17, No. 19
23 - Oct. 6, 2004
Norwood Actor Makes Home at
By MIRANDA KAPLAN
In the Martin Luther King
Auditorium, housed above the offices of SEIU 1199, the health care
workers union, on West 43rd Street in Manhattan, the final performance
of "Baile Cangrejero" is in full swing and all eyes are on
one slight man. His grin is wide and mischievous, and the dips of his
white hat alternately hide and reveal crow's-feet. He dances
loosely and carelessly, as if he were hosting a beach party instead of
performing on a stage.
The basis of the show is weighty, an exploration of the points at
which African and Latin cultures meet in the Caribbean, guided by the
words of six Latin American poets. But the man onstage isn't taking it
all that seriously. Periodically, between the music from the small
ensemble behind him and the poetry he and his co-star sing out, he
stops, swivels his head to fixate on one audience member, and makes a
coy remark in Spanish. Giggles spread across the room. Even those who
don't necessarily understand the words seem to get the meaning.
As the rousing finale approaches, he beckons to some of them to join
him onstage for a dance. And they do, while the rest of the spectators
lean out of their folding chairs, enthusiastically clapping the beat
and hooting in approval. The easy communication between performer and
observer is as evident during the show as afterward, when the star
perches casually on the stage to chat with a cluster of well wishers.
The star is Jorge Merced, a 39-year-old Norwood resident and a veteran
of Pregones Theater, the south Bronx theater company that serves as an
outlet for Latino, and specifically Puerto Rican, arts and culture.
Now celebrating its 25th anniversary, Pregones continues to be a
vehicle for Puerto Rican music, poetry, dance and theater that
normally go underrepresented on mainstream stages.
And Merced himself is marking a high point in his 17-year career at
Pregones as he prepares to receive an award from the Hispanic
Organization for Latin Actors (HOLA) in September. It's the same group
that has recognized the talents of artists like actor Alfred Molina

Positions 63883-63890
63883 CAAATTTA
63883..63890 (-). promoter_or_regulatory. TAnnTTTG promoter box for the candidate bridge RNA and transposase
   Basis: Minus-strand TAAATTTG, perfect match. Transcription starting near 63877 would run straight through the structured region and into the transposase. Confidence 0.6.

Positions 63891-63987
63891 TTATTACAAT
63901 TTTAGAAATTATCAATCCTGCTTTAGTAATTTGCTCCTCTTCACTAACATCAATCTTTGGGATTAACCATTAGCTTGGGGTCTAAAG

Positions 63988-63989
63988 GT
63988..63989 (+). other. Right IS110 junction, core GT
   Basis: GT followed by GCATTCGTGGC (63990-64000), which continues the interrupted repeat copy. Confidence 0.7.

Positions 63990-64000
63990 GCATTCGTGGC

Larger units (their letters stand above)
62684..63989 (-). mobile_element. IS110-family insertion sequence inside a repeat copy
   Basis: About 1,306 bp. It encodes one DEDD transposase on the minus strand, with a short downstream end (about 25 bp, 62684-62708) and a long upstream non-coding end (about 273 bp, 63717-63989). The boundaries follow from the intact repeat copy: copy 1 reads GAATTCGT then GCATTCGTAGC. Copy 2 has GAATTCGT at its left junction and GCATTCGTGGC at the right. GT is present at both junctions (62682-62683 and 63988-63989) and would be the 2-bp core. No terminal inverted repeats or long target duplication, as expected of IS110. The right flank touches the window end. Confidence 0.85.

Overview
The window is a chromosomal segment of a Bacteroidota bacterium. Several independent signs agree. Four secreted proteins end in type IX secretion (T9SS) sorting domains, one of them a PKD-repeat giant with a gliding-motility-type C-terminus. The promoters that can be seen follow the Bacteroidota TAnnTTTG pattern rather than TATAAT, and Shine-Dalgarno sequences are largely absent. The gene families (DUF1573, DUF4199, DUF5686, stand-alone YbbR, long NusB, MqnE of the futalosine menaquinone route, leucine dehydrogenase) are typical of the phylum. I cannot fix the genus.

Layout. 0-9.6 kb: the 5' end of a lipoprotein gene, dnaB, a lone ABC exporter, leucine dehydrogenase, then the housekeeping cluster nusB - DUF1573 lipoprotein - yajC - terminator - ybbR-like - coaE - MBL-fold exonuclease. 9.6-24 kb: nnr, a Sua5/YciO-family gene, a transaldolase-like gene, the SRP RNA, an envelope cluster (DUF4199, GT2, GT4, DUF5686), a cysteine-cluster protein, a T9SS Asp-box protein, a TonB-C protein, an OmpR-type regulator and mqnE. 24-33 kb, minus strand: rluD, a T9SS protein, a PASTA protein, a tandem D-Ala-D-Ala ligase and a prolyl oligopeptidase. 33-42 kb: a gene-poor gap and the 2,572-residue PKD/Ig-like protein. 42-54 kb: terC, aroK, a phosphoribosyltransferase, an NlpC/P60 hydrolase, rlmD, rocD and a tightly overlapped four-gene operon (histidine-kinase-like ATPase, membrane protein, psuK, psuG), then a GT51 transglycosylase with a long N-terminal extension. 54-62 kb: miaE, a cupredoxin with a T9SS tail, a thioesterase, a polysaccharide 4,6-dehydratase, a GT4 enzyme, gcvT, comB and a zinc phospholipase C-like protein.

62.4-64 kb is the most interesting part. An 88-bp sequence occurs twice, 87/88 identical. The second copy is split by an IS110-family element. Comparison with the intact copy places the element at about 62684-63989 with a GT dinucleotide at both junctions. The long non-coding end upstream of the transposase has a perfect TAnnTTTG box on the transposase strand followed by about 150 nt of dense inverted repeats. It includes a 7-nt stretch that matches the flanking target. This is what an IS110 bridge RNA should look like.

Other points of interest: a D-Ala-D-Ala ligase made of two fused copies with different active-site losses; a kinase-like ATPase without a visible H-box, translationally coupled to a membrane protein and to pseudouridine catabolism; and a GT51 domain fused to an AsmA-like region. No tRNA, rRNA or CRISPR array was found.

and Pulitzer-winning playwright Nilo Cruz. "I'm deeply honored by
that," Merced says.
His credentials as an actor and activist go back to his college days,
but his identity as a performer goes back to his youth in Puerto Rico,
where he studied music at a high school for the arts. When he came to
the U.S. at the age of 17, he originally intended to study
architecture, but "the passion was calling me back for the
performing arts," he says with a smile.
Merced soon dropped architecture to study dance, first at the
celebrated Alvin Ailey School, then in the BFA program at City
College. Eager to move on to a career, he never completed his
Instead, he found himself at Pregones in 1987. "I never looked
back," he shrugs. "I think it was a great decision."
In his time with Pregones, Merced has acted in over 30 productions and
directed several more. Last year, he won widespread acclaim for his
role in "Ay Jesus," a show based on the life of Puerto Rican
activist Jesus Colon. The New York Times' Seth Kugel said of "Baile
Cangrejero," "Mr. Merced mesmerized the crowd with an energy
level so high that his eyes seemed ready to burst from his head."
But it's his promotion of Latino theater, not his performance of it,
that has earned him recognition from HOLA. Three years ago, Merced
started the Asuncion Playwrights Project, which seeks out talented
young Latino playwrights from across the country to receive mentoring
from established writers. For him, the project represents part of the
mission of Pregones: to allow Hispanic artists to define their own
identities and defy expectations. "We provide opportunities for
artists to really own their own work,"he says.
In its 25th year, Pregones has renewed its commitment to that goal
with the approval of $500,000 in funds from the New York Empowerment
Zone to build a state-of-the-art, 120-seat theater next door to the
company's current modest home at 571 Walton Ave. The expansion
of Pregones, to be completed in December, promises jobs for
residents, an added attraction for tourists, and affirmation of what
Merced already knows to be true: that "arts in the south
Bronx" is not a contradiction in terms.
"I always turn to the Bronx for my culture," says Merced.
"I think a lot of people are beginning to understand that you
don't need to go far from your home to get good quality art."
During their touring season, when the Pregones players take their
productions all over the Western Hemisphere and Europe, Merced
considers it an honor to be part of the cultural voice of an ethnicity
and a borough. "This is our home," he says. "We're very
proud to be ambassadors of the Bronx wherever we go."
And, thanks to its new facilities and the gumption of Merced and his
colleagues, the theater looks forward to raising that voice for years
"It's been a great journey with Pregones," he says.
"It's been a long road, and we can finally say that Pregones is
going to be here for a long time."
Ed. note: For more information on Pregones, call (718)
585-1202 or visit
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